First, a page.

• The History of Maxwell Place and the Maxwell House Coffee Plant

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    This TBT is dedicated to the Maxwell building{s}, which used to be the locale of a nationally-known coffee creator. If you haven’t already guessed, {it shouldn’t be hard} — it’s the Maxwell House Coffee Plant. Since coffee is what makes the world go round and keeps us alive most days, we’re covering the history of this upscale condo development as it once was — a coffee factory — as this week’s Hoboken TBT. Here’s the history behind Maxwell Place {formerly known as the Maxwell House Coffee Plant} in Hoboken:

    maxwell-house-coffee-plant-history

    The image above was taken by Fairchild Aerial Surveys, Inc. and shows the “Good to the Last Drop” sign and the Nungesser-Dickinson Seed Company painted lettering on tall building that is north of the plant {taken prior to the factory’s grand opening}.

    It all began in 1939 when the Maxwell House Coffee plant opened in the Mile Square. The plant, owned by General Foods Corporation, extended from 11th to 12th Streets along the Hudson River and Sinatra Drive in Hoboken and was open through the late ’80s, according to the New York Times. It was the largest employer in town. Imagine all the delicious smells in the air, for realz {in fact you can still smell them now uptown from time to time — not kidding!}.

    Once 1990 hit, General Foods declared that the franchise located in Jacksonville, Florida won the matchup between its Hoboken and Jacksonville locations — and so the Hoboken plant had to close. The Hoboken operation lost the competition because of its costs as the main factor — having to pay higher salaries along with the then circumstances of the coffee market {a lower amount of coffee consumption and the over-the-limit supplies at a variety of Maxwell House locations}. Word on the street was that there was also a ton of asbestos in the building which was another large factor in the closing.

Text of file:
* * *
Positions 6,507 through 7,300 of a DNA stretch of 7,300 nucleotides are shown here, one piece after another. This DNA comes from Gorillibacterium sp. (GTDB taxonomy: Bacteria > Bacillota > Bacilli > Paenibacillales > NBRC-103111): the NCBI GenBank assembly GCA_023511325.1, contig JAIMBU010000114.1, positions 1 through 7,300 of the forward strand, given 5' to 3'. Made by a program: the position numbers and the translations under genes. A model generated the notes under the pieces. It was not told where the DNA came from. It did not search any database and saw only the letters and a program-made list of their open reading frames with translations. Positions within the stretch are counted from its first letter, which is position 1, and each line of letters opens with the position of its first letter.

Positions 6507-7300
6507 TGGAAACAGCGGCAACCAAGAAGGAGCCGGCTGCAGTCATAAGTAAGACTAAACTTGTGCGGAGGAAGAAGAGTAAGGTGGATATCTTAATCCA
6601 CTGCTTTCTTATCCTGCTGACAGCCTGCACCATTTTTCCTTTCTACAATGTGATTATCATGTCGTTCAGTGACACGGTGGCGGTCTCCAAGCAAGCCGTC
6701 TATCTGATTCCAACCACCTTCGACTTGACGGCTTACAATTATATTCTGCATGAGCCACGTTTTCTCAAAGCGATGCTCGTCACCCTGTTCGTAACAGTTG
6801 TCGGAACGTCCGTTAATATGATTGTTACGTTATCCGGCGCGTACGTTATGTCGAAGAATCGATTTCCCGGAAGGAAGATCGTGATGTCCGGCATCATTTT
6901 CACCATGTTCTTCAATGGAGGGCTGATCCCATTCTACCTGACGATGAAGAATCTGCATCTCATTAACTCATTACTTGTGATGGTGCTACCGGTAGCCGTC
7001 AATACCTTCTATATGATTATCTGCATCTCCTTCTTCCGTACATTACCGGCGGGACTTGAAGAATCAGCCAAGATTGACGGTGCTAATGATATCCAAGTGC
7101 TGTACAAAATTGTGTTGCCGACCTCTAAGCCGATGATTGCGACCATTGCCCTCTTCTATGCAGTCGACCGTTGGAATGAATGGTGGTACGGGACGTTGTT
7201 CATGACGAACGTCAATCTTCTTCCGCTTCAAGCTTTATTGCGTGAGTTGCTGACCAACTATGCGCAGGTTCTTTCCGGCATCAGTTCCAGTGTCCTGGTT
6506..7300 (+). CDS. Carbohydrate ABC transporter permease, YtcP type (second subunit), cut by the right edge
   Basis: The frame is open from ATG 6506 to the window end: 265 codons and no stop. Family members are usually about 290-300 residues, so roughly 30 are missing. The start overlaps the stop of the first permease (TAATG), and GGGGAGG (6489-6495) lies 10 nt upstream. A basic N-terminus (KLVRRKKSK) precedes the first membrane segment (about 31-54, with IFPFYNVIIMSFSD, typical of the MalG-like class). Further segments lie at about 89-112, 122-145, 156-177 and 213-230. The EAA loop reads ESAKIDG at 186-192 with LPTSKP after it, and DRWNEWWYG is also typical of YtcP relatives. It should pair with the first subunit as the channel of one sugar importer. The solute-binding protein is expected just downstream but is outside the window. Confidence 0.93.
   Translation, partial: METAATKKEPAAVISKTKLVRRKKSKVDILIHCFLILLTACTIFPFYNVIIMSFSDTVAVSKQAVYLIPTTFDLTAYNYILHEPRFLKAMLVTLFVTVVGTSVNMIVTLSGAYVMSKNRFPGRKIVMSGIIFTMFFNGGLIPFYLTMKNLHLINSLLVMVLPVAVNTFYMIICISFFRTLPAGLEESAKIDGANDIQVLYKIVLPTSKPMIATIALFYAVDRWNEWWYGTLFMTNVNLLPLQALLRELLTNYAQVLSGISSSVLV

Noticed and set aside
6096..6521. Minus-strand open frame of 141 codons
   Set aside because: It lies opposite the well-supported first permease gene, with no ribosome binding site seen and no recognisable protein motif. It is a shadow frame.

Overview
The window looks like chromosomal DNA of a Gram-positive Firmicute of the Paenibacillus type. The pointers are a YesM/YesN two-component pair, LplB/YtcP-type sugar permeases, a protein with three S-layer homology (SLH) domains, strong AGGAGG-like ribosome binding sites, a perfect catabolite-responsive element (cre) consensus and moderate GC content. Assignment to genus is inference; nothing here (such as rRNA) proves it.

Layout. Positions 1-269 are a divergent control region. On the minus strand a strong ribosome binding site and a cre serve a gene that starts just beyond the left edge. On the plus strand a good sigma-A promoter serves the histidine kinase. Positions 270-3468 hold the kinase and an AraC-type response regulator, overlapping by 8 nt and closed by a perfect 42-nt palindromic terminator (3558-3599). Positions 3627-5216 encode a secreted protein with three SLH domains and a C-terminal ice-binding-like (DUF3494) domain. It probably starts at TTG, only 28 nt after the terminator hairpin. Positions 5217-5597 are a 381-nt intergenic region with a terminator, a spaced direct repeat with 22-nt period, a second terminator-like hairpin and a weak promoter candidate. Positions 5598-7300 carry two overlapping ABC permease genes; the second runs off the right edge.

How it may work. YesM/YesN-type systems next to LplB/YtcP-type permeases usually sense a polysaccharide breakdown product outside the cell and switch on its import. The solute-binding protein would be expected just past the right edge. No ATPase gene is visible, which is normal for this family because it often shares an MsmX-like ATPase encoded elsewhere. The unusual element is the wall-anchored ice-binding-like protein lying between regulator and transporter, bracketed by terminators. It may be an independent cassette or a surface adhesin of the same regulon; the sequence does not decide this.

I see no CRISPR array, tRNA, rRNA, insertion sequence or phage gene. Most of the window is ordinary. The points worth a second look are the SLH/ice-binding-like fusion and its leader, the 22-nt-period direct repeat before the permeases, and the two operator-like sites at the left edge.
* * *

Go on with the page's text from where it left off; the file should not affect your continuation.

See More: An Adorable Uptown Coffee Shop {with an Honorable Cause}

    Two years after the decision was made to close the Hoboken plant, the doors were officially shut — and sadly, it left many unemployed. After that, only a minor repair business for large workboats remained in the area as the last waterfront business in our Mile Square City at the time.

    A little more about the history of the locale:

    maxwell-house-historical-plaque-696x928 (1)

    via

    After several years of vacancy, in 2003, the Toll Brothers converted the plant’s spot into one of the most sought-after condo communities in Hoboken, which is of course now known as Maxwell Place.

    maxwell-place-hoboken

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     The new apartment complexes {with some parts still under construction to this day, woof} consist of a combo of fancy residences, dining, and retail therapy — Tutti Nails, Local Barre, W. Kodak, Massage Envy, and La Isla {Uptown} to name a few  — plus a quick walk to Amanda Banana’s at Pier 13 in the summer, please and thank you. And who can forget the views?

    maxwell-place-views

    Many were {/are} very upset that the coffee building was torn down and turned into cookie-cutter condos. While it’s fun to learn about Hoboken’s history, it’s hard not to feel a little sad and hope that Hoboken continues to hold onto its rich past.

    It’s nice to remember the way things were {while embracing some of the new of course — it’s all about balance}. Here’s to hoping that our #HobokenTBT series can shed a little light on what once was — and encourage you to explore our little city!

    Regardless, now when you walk uptown on Sinatra Drive, be sure to drink some {local} coffee to honor the Maxwell House Coffee Plant.

    See More: Hoboken TBT — The History of Columbus Park


    Have old-school/vintage photos of Hoboken that you want to share {with a story}?

    Or know of a historical spot we should cover next?

    Email hello@hobokengirl.com. We’d love to hear from you!


    Written by:

    Aida is a full-time reporter for the Town News, a part of North Jersey Media Group, and she received her Bachelor’s in Journalism from NJCU back in 2012. When she isn’t out investigating sources and digging up interesting Hoboken history, she is training at CKO kickboxing in Hoboken. Aida is Instagram and food-obsessed {and you can see her love of both by searching the hashtag #adamandaidatakethecity}. Aside from eating her way around town, Aida spends time shopping in NYC, reading actual books {no e-books to be found}, and spending quality time with her boyfriend, parents, older brother, and cocker poodle, Benji.


    2 comments

    • If you want to see the maxwell coffee building along with its historic smokestack watch the movie Analyze This With Billy Crystal and Robert De Niro. Filmed in the maxwell building and parts of the waterfount

      Reply
    • You do know that coffee smell you get up town is from the sewage treatment plant, right? Not from the old Maxwell house plant. They use coffee ground stop mask the smell of feces.

      Reply

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